Document Type

Article

Department

Medicine

Abstract

Objectives: To determine whether the presence of hypercapnia on admission in adult patients admitted to a university-based hospital in Karachi, Pakistan with community-acquired pneumonia (CAP) correlates with an increased length of hospital stay and severity compared with no hypercapnia on admission.

Study Design: A prospective observational study.

Settings: Tertiary care hospital in Karachi, Pakistan.

Methods: Patients who met the inclusion criteria were enrolled in the study. The severity of pneumonia was assessed by CURB-65 and PSI scores. An arterial blood gas analysis was obtained within 24 hours of admission. Based on arterial PaCO2 levels, patients were divided into three groups: hypocapnic (PaCO2 <35 mm Hg), hypercapnic (PaCO2 >45 mm Hg) and normocapnic (PaCO2 <35-45 mm Hg).

Outcomes: The primary outcome was the association of hypercapnia on admission with mean length of hospital stay. Secondary outcomes were the need for mechanical ventilation, ICU admission and in-hospital mortality.

Results: A total of 295 patients of mean age 60.20±17.0 years (157 (53.22%) men) were enrolled over a 1-year period. Hypocapnia was found in 181 (61.35%) and hypercapnia in 57 (19.32%) patients. Hypercapnic patients had a longer hospital stay (mean 9.27±7.57 days), increased requirement for non-invasive mechanical ventilation (NIMV) on admission (n=45 (78.94%)) and longer mean time to clinical stability (4.39±2.0 days) compared with the other groups. Overall mortality was 41 (13.89%), but there was no statistically significant difference in mortality (p=0.35) and ICU admission (p=0.37) between the three groups. On multivariable analysis, increased length of hospital stay was associated with NIMV use, ICU admission, hypercapnia and normocapnia.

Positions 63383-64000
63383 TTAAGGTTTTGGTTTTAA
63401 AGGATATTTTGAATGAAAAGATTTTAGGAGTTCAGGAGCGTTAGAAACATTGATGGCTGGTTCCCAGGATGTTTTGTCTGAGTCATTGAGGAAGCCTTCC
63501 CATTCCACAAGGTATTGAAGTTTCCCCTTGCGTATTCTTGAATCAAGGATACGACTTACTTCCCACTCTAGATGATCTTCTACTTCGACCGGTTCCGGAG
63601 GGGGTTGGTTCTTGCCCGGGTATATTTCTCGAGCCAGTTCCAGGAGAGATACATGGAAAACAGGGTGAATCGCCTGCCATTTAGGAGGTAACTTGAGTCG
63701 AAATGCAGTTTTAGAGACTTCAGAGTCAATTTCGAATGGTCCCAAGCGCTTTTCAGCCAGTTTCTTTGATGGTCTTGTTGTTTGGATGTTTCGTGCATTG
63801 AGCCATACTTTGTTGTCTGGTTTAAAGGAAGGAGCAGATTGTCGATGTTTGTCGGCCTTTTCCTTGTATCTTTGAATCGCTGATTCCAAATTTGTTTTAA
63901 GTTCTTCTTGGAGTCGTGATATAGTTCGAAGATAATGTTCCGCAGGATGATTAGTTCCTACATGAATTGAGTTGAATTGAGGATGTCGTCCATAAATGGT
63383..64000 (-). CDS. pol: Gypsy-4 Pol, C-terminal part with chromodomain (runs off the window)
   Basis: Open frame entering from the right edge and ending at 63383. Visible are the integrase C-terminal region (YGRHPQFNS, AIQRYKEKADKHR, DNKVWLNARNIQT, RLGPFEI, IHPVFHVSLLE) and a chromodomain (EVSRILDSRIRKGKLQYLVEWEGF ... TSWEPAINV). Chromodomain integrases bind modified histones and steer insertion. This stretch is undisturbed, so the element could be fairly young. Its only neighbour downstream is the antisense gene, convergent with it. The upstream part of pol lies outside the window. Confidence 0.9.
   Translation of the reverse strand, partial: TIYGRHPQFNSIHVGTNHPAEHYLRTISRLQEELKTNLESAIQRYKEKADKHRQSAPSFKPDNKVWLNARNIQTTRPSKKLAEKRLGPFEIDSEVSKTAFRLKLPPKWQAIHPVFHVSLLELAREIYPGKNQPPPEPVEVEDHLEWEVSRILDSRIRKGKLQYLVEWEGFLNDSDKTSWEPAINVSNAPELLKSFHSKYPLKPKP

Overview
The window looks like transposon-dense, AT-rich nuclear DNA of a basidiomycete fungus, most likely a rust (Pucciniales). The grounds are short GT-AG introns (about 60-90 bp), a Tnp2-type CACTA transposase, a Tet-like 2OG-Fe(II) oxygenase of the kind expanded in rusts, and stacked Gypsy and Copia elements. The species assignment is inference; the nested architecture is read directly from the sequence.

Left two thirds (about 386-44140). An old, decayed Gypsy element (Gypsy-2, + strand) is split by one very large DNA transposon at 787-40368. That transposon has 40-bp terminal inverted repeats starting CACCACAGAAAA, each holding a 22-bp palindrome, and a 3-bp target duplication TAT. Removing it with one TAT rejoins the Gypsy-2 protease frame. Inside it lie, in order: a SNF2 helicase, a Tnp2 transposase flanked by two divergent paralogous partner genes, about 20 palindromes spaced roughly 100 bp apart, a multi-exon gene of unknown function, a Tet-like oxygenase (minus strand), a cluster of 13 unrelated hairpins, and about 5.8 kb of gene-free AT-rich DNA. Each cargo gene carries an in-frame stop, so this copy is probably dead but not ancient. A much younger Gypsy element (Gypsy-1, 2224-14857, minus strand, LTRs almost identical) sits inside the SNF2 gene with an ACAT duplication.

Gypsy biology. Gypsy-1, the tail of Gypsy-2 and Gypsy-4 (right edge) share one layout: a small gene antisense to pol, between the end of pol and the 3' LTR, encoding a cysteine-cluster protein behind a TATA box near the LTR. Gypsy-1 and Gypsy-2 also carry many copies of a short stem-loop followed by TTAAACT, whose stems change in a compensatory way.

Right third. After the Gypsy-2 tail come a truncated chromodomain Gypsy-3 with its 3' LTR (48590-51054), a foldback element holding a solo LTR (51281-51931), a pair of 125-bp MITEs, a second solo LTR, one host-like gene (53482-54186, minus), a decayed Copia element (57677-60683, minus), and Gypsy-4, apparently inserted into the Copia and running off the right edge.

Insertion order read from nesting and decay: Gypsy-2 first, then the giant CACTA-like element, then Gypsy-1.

Conclusion: Hypercapnia on admission is associated with severity of CAP, longer time to clinical stability, increased length of hospital stay and need for NIMV. It should be considered as an important criterion to label the severity of the illness and also a determinant of patients who will require a higher level of hospital care. However, further validation is required.

Comments

Research

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BMJ open.

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